Temporary Help Agencies and Recruiters may begin their application through the Ontario website here: My Ontario


While January 2024 is still a few months away, there is uncertainty regarding how long the application process may take or whether every applicant will be successful. An early application will put companies in the best position to handle any uncertainties that may arise as we approach the new year.

With concerns regarding independent contractors, it may be the case that any independent contractors working with a Temporary Help Agency will be deemed employees of the agency. Without valid employment contracts, these workers may therefore be entitled to both ESA and common law entitlements. Further, there may otherwise be no contact governing the employment relationship.  Having proper employment contracts for these workers can be valuable to both the employee and employer.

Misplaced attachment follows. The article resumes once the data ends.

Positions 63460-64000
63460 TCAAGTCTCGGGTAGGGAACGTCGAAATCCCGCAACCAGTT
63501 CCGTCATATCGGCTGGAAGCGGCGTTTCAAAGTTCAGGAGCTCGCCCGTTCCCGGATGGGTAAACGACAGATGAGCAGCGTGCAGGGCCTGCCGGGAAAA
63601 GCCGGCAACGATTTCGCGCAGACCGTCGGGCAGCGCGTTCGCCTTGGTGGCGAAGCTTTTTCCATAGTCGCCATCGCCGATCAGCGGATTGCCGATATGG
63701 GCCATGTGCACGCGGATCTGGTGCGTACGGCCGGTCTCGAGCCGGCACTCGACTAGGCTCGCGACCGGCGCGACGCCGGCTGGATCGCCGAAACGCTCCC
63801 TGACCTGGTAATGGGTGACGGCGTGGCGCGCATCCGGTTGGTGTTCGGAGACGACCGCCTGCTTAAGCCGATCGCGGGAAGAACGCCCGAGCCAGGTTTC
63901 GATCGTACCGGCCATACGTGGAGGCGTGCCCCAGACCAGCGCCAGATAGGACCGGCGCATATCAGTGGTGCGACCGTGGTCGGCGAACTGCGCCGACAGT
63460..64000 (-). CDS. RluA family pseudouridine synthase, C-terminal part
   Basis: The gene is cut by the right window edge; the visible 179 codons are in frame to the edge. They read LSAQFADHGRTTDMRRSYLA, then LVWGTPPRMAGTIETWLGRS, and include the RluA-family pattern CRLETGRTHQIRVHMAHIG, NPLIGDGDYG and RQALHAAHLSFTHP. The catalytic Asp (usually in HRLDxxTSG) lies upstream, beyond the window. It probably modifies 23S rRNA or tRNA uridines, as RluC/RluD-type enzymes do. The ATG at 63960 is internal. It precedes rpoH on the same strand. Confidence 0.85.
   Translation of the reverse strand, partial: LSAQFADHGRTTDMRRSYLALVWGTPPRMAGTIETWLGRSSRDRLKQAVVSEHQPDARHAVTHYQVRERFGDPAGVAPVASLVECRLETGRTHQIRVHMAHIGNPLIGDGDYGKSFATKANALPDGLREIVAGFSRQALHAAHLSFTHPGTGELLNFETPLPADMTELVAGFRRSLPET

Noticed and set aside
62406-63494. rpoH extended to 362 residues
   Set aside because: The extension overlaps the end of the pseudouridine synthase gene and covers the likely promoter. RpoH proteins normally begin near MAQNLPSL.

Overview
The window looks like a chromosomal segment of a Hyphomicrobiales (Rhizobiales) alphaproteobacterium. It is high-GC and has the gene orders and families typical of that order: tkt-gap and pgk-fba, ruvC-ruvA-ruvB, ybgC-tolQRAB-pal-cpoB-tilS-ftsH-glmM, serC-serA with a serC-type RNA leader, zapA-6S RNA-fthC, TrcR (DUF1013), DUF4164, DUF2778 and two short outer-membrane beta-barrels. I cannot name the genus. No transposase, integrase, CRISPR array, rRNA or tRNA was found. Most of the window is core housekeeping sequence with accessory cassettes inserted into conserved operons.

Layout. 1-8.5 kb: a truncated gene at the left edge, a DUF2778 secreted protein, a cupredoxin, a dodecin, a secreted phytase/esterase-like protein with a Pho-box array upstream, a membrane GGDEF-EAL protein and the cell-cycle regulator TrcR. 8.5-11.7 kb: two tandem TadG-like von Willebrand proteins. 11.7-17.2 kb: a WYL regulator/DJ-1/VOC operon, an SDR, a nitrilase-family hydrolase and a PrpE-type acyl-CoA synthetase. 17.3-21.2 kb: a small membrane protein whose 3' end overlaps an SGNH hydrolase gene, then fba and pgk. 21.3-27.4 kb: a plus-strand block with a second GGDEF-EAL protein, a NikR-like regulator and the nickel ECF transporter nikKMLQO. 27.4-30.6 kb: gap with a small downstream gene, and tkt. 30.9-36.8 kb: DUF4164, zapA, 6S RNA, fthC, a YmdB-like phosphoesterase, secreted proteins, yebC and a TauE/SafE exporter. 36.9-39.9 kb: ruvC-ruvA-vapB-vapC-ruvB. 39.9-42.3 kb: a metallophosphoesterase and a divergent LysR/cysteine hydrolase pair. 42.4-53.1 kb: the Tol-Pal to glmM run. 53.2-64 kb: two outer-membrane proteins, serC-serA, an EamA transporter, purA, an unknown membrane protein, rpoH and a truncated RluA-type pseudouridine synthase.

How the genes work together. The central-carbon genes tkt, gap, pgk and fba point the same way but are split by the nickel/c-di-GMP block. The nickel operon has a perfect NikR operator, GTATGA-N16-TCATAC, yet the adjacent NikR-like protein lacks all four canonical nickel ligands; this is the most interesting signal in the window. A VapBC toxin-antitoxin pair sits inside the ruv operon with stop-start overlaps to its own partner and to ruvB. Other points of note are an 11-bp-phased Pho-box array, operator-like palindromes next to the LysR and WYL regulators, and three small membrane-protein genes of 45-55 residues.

At HGR Graham Partners LLP, our experienced corporate and employment lawyers are happy to provide assistance to both the Temporary Help Agency and Recruiter licencing processes as well as drafting employment contracts to ensure you are limiting any unnecessary liabilities while maintaining ESA compliance.


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This article is current as of August 18th, 2023, and is intended for general information purposes only and is not intended to provide legal advice. Readers with concerns about how this information may affect particular situations or transactions should obtain the independent review and advice of legal counsel.